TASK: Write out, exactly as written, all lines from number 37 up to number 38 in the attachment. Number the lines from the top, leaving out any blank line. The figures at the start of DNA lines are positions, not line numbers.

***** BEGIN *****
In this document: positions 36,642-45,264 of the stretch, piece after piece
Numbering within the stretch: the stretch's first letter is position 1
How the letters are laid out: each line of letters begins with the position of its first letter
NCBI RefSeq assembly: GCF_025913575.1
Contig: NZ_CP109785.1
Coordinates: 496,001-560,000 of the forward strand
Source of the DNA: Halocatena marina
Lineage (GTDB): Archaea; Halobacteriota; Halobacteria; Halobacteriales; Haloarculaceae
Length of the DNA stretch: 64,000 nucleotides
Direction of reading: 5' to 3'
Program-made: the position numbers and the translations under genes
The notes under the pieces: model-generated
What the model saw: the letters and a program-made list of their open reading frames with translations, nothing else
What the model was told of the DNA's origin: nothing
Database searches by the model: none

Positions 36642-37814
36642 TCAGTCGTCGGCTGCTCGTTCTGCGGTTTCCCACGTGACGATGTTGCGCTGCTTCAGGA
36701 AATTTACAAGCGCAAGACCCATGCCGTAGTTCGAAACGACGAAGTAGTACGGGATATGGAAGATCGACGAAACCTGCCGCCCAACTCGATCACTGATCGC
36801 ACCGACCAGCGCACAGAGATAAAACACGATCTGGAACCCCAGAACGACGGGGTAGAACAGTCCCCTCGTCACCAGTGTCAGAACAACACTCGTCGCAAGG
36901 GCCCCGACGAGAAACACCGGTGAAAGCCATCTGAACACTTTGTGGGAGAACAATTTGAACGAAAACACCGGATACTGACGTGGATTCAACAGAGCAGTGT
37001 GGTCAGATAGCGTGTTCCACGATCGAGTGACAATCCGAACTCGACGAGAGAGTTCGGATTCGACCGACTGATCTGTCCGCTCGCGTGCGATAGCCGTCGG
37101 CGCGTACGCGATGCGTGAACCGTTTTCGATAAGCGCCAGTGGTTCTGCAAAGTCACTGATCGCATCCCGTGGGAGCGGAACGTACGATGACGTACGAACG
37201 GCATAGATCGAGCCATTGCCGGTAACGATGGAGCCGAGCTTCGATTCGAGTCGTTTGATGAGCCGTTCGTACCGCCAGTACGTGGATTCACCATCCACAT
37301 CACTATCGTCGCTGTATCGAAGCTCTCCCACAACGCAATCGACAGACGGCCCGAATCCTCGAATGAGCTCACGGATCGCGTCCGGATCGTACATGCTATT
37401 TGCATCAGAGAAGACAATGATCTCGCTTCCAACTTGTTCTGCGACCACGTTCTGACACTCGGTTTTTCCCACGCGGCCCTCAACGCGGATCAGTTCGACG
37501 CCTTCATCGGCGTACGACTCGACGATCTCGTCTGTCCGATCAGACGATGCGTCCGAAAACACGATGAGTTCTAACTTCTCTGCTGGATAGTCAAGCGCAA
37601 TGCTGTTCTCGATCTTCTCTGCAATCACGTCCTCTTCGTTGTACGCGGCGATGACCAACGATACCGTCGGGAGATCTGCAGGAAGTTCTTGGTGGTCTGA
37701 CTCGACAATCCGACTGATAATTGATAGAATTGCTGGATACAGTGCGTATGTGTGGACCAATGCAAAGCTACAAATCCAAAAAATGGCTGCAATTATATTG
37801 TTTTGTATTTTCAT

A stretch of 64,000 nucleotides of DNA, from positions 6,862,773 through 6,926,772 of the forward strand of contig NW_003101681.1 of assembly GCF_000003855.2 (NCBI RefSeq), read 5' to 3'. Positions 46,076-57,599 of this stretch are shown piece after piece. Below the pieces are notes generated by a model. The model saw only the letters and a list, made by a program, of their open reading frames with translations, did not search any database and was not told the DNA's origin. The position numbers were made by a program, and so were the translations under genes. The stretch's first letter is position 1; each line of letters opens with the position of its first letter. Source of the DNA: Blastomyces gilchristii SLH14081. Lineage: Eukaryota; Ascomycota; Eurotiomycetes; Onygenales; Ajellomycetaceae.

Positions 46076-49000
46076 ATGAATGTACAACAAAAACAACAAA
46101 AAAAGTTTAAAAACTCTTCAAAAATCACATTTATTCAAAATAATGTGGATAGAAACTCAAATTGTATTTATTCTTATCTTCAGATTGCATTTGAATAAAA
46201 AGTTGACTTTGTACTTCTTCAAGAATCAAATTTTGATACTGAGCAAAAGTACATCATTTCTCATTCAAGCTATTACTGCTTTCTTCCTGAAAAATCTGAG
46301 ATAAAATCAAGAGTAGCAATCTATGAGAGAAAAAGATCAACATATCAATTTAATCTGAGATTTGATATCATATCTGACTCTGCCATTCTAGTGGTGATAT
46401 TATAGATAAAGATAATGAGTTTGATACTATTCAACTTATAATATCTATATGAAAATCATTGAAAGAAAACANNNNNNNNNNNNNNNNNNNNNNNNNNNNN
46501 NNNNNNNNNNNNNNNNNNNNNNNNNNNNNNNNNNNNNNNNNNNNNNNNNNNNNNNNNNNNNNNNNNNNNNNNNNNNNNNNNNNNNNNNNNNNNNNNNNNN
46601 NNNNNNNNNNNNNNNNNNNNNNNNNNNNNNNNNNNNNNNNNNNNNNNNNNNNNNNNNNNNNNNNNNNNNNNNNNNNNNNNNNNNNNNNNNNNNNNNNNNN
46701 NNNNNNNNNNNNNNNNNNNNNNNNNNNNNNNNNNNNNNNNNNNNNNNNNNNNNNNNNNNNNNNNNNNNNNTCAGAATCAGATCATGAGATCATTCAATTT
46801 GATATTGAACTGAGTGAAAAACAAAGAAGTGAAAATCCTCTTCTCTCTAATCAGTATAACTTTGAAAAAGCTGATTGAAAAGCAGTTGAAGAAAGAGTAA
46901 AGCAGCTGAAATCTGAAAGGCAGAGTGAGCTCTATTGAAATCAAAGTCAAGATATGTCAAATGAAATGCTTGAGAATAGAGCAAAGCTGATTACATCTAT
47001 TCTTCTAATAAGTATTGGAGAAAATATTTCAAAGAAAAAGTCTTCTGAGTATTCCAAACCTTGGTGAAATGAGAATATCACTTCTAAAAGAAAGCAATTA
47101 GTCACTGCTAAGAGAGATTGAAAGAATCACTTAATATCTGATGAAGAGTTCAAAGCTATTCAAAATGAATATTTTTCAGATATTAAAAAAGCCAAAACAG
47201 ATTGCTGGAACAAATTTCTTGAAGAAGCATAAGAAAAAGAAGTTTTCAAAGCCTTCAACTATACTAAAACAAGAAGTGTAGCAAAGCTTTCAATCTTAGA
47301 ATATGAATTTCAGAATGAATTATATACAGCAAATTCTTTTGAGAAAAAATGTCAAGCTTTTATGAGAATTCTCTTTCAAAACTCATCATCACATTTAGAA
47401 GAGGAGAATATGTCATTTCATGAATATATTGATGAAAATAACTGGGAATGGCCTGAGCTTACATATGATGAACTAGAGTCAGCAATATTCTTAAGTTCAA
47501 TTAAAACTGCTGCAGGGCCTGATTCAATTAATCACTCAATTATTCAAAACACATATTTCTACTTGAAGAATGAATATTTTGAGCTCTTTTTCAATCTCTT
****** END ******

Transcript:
46501 NNNNNNNNNNNNNNNNNNNNNNNNNNNNNNNNNNNNNNNNNNNNNNNNNNNNNNNNNNNNNNNNNNNNNNNNNNNNNNNNNNNNNNNNNNNNNNNNNNNN
46601 NNNNNNNNNNNNNNNNNNNNNNNNNNNNNNNNNNNNNNNNNNNNNNNNNNNNNNNNNNNNNNNNNNNNNNNNNNNNNNNNNNNNNNNNNNNNNNNNNNNN